Grounds for detention

Greece

Author

Greek Council for Refugees

Article 46 L 4376/2016 regulates the detention of asylum seekers. According to this provision, an asylum seeker shall not be detained on the sole reason of seeking international protection or having entered and/or stayed in the country irregularly.1

An asylum seeker, who is already detained for the purpose of removal when he or she makes an application for international protection, can only be kept in detention, albeit subject to a new detention order following an individualised assessment to establish whether detention can be ordered on asylum grounds.2

An asylum seeker may be kept in detention for one of the following 5 grounds:3

  1. in order to determine his or her identity or nationality;
  2. in order to determine those elements on which the application for international protection is based which could not be obtained otherwise, in particular when there is a risk of absconding of the applicant;
  3. when it is ascertained on the basis of objective criteria, including that he or she already had the opportunity to access the asylum procedure, that there are reasonable grounds to believe that the applicant is making the application for international protection merely in order to delay or frustrate the enforcement of a return decision, if it is probable that the enforcement of such a measure can be effected;
  4. when he or she constitutes a danger for national security or public order;
  5. when there is a serious risk of absconding of the applicant, in order to ensure the enforcement of a transfer decision according to the Dublin III Regulation.

For the establishment of a risk of absconding for the purposes of detaining asylum seekers on grounds (b) and (e), the law makes reference to the definition of “risk of absconding” in pre-removal detention.4 This provision includes a non-exhaustive list of objective criteria which may be used as a basis for determining the existence of such a risk, namely where a person:5

  • Does not comply with an obligation of voluntary departure;
  • Has explicit declared that he or she will not comply with the return decision;
  • Is in possession of forged documents;
  • Has provided false information to the authorities;
  • Has been convicted of a criminal offence or is undergoing prosecution, or there are serious indications that he or she has or will commit a criminal offence;
  • Does not possess travel documents or other identity documents;
  • Has previously absconded; and
  • Does not comply with an entry ban. 

Article 46(2) L 4375/2016 also provides that such a detention measure should be applied exceptionally, after an individual assessment and only as a measure of last resort where no alternative measures can be applied. A new detention order should be also issued by the competent police authority,6 which must be fully and duly motivated.7 With the exception of the “public order” ground, the detention order is issued following a recommendation (εισήγηση) by the Head of the Asylum Service. However, the final decision on the detention lies with the Police.

In 2015, the Asylum Service made 1,391 recommendations for prolonging detention,8 while in 629 cases it advised against detention and in 181 cases withdrew its recommendation in favour of detention.9 Data for 2016 are not available.

 

The interpretation of the grounds in practice

There is a lack of a comprehensive individualised procedure for each detention case, despite the relevant legal obligation imposed by the law.10 This is of particular concern with regard to the proper application of the lawful detention grounds provided by national legislation, as the particular circumstances of each case cannot to be taken duly into consideration. Furthermore, the terms, the conditions and the legal grounds for the lawful imposition of a detention measure seem to be misinterpreted in some cases. These cases inter alia include the following:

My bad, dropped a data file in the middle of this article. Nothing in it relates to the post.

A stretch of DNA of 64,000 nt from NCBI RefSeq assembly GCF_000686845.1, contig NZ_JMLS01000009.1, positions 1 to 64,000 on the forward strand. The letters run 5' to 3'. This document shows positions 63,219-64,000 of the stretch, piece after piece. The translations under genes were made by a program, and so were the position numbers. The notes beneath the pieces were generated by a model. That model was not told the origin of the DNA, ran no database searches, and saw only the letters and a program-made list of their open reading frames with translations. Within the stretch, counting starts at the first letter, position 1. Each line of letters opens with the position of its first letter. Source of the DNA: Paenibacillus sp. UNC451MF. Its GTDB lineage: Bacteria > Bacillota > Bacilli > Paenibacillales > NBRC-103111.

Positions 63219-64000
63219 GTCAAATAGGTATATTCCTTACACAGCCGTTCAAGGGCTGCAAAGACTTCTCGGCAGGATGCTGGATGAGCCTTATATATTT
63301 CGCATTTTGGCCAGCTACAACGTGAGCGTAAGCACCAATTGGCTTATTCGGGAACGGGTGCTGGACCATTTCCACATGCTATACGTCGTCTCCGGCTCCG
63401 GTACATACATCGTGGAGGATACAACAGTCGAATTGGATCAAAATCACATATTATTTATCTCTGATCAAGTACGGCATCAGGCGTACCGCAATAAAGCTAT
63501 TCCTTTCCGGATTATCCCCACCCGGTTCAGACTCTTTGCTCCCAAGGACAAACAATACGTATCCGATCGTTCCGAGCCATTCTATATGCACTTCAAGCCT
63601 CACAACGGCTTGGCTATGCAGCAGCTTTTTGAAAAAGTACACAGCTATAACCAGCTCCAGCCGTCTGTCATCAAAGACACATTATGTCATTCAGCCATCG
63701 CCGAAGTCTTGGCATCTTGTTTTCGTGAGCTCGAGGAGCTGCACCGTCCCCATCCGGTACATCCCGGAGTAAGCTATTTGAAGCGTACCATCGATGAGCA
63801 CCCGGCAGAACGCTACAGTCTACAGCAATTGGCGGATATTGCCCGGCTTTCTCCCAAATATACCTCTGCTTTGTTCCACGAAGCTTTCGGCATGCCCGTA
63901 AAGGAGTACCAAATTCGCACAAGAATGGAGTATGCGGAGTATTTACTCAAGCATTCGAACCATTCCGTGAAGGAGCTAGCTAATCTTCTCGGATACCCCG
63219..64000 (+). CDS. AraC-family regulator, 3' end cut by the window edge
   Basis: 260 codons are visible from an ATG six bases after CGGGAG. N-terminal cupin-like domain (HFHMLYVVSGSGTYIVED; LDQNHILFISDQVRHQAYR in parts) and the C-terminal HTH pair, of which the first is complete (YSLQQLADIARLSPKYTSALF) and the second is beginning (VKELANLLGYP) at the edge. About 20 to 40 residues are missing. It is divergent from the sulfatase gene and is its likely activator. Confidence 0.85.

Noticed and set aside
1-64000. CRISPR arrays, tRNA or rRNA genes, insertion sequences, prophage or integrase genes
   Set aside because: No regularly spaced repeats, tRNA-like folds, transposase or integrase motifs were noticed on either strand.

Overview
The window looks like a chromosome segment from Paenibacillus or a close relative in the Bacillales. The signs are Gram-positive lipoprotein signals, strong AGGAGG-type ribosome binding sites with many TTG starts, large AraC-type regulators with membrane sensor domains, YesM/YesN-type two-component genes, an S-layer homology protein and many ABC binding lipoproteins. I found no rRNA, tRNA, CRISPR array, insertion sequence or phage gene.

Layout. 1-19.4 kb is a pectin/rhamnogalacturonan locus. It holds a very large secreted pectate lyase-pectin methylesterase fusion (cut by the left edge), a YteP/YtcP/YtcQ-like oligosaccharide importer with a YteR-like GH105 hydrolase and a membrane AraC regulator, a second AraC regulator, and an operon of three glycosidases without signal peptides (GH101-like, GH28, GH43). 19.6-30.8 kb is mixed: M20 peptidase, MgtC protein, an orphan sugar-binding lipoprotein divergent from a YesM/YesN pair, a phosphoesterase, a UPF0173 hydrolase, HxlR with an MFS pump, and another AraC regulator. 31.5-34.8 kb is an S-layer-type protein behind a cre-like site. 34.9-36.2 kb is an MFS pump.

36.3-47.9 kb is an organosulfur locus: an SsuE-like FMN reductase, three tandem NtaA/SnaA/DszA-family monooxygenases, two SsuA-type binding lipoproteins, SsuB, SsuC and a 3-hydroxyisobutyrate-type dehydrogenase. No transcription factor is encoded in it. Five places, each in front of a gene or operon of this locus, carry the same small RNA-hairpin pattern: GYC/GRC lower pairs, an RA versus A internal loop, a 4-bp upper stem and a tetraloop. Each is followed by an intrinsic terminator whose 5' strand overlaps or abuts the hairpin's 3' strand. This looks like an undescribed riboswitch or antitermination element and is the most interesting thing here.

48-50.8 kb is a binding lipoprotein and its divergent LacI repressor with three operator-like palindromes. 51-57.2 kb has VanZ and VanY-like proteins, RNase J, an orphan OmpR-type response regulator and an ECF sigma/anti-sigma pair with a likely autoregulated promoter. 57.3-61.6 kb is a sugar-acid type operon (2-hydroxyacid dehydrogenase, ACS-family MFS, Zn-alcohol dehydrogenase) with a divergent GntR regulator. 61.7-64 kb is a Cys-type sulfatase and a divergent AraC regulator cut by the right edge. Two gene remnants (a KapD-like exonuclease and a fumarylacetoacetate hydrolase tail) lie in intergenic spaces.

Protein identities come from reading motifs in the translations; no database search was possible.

Detention on public order / “law-breaking conduct” grounds

As repeatedly reported in the past,11 “public order” grounds are used in an excessive and on numerous occasions unjustified manner, both in the framework of pre-removal detention and detention of asylum seekers. Beyond the fact that detention on public order grounds is not covered by the Return Directive,12 and thus the relevant Greek provision on pre-removal detention – Article 30(1)(c) L 3907/2011 – is an incorrect transposition of the EU law in this respect, for both detainees subject to removal and asylum seekers, detention on public order grounds is usually not properly justified. This is particularly the case where these grounds are based solely on a prior prosecution for a minor offence, even if no court decision has been issued, or in cases where the person has been released by the competent Criminal Court as the latter has suspended the custodial sentences.

In the context of Objections against detention (see Judicial Review of the Detention Order) imposed on national security or public order grounds, lodged by GCR before Administrative Courts from the end of 2013 until early 2015, the Courts found in 16 out of 17 cases that  “from the nature of the offense it cannot be inferred that he presents a threat to national security or public order” or that “the gravity of the offense charged against him is not of such gravity as to attribute a danger to public order” or that “the details of the case do not justify detention on public order grounds.”13

Apart from these cases, as mentioned above a police circular of 18 June 2016 provided that third country nationals with “law-breaking conduct’ will be transferred from the islands and detained in pre-removal centres on the mainland and a number of about 1,600 persons were transferred and detained on the mainland. Following this circular, for example, in June 2016, 43 persons were transferred from Lesvos to the pre-removal facilities in the mainland, where they remained detained for alleged reasons of public order. GCR visited a number of these persons at Corinth detention facility. Despite the allegation of public order reasons / “law-breaking conduct”, in a number of cases that GCR followed up, there were no relevant elements in support of such, a fortiori any criminal prosecution, while the persons claimed that they were arrested in the framework of a sweep police operation.14

That was also the case of 29 unaccompanied minors who were transferred in July 2016 from Leros to Petrou Ralli and Amygdaleza detention facilities, due to alleged involvement in riots in the hotspot.15 After a GCR visit to the unaccompanied minors,16 it was observed, apart from the fact that detention conditions were absolutely inacceptable, that the relevant allegations were not deduced by any evidence or circumstances.

 

Detention of applicants considered to apply merely in order to delay or frustrate return